writers on writing

Mike Duran over at deCOMPOSE, on of my perennially favourite writing blogs, and submitted for our perusal a list of the ten ‘best’ writing blog posts of 2010. It’s an impressive list, from which I may have caught one or two while they were still ‘fresh’ at their blogs, and I’m looking forward the trawling through them when the holidays begin and I can breath again.

Of course, the list isn’t complete, since it—ahem—makes no mention of Paradoxes’ own blogalectic with Jenna St. Hilaire, which I beg to point out are immensely practical articles on writing, even if not self-evidently so, or in the way you’d expect.

Not that I expect to see my posts on the Top 10 anything list. At the moment, I’d be happy with the Top Million.

So, not wishing to subvert Mike Duran’s admirable and excellent list (with omission, hem hem) I wanted to add a few of my own picks from the Top Millions—a smattering of posts I’ve found this year to be immensely helpful for writing and such (omitting the blogalectic, ahem, because I don’t want to draw attention to myself). In no particular order:

  • Craft & Creativity, Mike Duran. Hey, credit where it’s due, and this is a great piece.
    Good writing requires both a drawing board and a Jacuzzi.’
  • Fairy Tale Reflections, Katherine Langrish. First in an ongoing series that has been nothing short of a heady inspiration trip.
    I remember telling [“The Juniper Tree”] aloud in a school hall in upstate New York to about an hundred and fifty ten-year olds. […] When I’d finished, you could feel all the children relaxing.  They’d trusted me to lead them through a very dark place, but we’d come out into the light.
  • A student reads this blog?, John McIntyre. Advice on how to be an editor from the Master of the Craft.
    Be courteous and professional to all the writers, no matter how inept and wilful they may be. This will build character. Soon you will find that you have as much character as you can support without assistance.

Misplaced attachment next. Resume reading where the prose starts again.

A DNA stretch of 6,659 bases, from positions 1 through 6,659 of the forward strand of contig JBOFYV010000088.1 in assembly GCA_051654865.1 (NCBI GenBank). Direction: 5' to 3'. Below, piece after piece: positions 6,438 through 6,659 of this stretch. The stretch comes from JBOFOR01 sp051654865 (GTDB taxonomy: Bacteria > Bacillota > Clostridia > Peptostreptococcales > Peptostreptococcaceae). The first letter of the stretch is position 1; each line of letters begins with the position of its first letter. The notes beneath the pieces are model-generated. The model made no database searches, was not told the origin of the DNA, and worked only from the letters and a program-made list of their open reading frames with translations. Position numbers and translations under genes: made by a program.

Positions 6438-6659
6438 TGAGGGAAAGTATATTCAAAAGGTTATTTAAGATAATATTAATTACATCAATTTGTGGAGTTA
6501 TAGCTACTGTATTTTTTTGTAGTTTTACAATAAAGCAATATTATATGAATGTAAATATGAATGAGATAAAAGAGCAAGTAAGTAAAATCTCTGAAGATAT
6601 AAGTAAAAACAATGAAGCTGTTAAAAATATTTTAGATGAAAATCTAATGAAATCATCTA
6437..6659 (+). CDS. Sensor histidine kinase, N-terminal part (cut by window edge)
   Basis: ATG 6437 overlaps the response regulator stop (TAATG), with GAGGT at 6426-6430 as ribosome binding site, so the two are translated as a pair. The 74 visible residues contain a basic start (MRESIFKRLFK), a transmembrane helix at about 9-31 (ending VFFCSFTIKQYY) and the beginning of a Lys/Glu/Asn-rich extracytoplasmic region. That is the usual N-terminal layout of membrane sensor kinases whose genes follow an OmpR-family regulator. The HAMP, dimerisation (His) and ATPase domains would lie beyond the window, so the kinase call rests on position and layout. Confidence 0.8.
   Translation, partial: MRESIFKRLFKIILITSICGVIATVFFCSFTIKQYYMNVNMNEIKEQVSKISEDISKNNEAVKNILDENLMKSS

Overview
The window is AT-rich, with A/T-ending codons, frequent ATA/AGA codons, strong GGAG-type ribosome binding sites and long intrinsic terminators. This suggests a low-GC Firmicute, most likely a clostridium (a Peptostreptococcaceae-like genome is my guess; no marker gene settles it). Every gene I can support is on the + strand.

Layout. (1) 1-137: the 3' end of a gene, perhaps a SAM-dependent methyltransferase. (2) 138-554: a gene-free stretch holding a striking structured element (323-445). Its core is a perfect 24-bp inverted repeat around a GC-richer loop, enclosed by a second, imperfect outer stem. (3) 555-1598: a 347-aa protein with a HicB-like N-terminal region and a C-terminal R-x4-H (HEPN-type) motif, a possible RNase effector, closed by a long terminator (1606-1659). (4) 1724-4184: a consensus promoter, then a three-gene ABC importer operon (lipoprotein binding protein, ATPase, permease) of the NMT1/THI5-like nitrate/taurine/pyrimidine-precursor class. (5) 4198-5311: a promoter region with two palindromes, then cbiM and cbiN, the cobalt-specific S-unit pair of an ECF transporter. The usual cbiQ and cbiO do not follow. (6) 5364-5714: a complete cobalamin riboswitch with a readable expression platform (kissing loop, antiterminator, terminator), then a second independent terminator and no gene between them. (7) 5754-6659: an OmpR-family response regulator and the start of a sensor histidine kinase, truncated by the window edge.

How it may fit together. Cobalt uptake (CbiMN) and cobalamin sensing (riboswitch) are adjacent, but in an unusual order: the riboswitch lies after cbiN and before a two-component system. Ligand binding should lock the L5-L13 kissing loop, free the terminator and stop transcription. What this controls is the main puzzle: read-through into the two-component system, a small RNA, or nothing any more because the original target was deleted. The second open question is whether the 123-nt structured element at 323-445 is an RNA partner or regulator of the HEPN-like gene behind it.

• No, no, no, no, no, John McIntyre. Because it’s impossible to choose just one…
    Adopting once more my more-in-sorrow-than-in-anger tone, I remind you that there is absolutely nothing wrong with splitting infinitives or ending sentences with prepositions, that both are arrant superstitions with no foundation in the idiomatic usages of the language.
  • How Does ‘Ring Composition’ Work, Anyway? John Granger. The Hogwarts Professor on the theory and practice of an elaborately structured plot—invaluable, since, I believe, a writer should also be a critic. A brilliant article.
    If we revert from the conventional and  empiricist conception of ourselves as organic chemistry body-bags with various ‘systems’ or from our “ghost in the machine” embodied-soul ideas we learned in Sunday School classes (if we were lucky) to a traditional picture of ourselves primarily as ‘heart’ or nous, we have a much better chance of getting how Ring Composition works.
  • Knowing What’s Most Important, Jerry Jenkins. I could post a whole list of links from this site—Wednesday’s Writing on Writing regularly features treasures like The 8 Basic Fiction Blunders series, and the literally life-altering advice that Timing is Everything. But one of the first things that impresses you about Jerry Jenkins, aside from the radiant sincerity of his faith, is how deeply and obviously he loves his wife, children, and grandchildren—and how much that’s defined his career. This post captures that beautifully.
    I would not have missed my three sons’ growing up years for anything.
    I prayed with them, played with them, sat with them, watched them, listened to them, put them to bed every night. It was a ritual. Dianna had them all day; I had them once I got home.
  • Misunderstood, and For Writers: When Help is Hard to Take, Carol Fisher Saller
    A two-part series which together may constitute the single best article on writing and editing I’ve read all year.
    Do you ever wake up peppy and bounce out of bed Tiggerlike, skip the coffee, dig in the back of the closet for that kicky little skirt, brush your teeth a bit too enthusiastically and splat a glop of toothpaste down the front of the kicky skirt (just as well, since it was, after all, in the back of the closet for a reason), swap it for the clean, more matronly skirt, drag in to the office feeling suddenly elderly, with the start of a caffeine headache—and open a manuscript returned by a writer and find that she is not at all happy and has put “stet” all over your editing because she has completely misunderstood you?
    Me too.
  • One Dares Call It Conspiracy, Michael Fry. OK, so this has nothing to do with writing, but it’s a heck of a lot of fun.
    So, Santa Claus and Baby Jesus aren’t related?

I need to stop, I keep thinking of more. And I haven’t even mentioned Neil Gaiman yet. Oh dear…

That’s my list—what’s yours?

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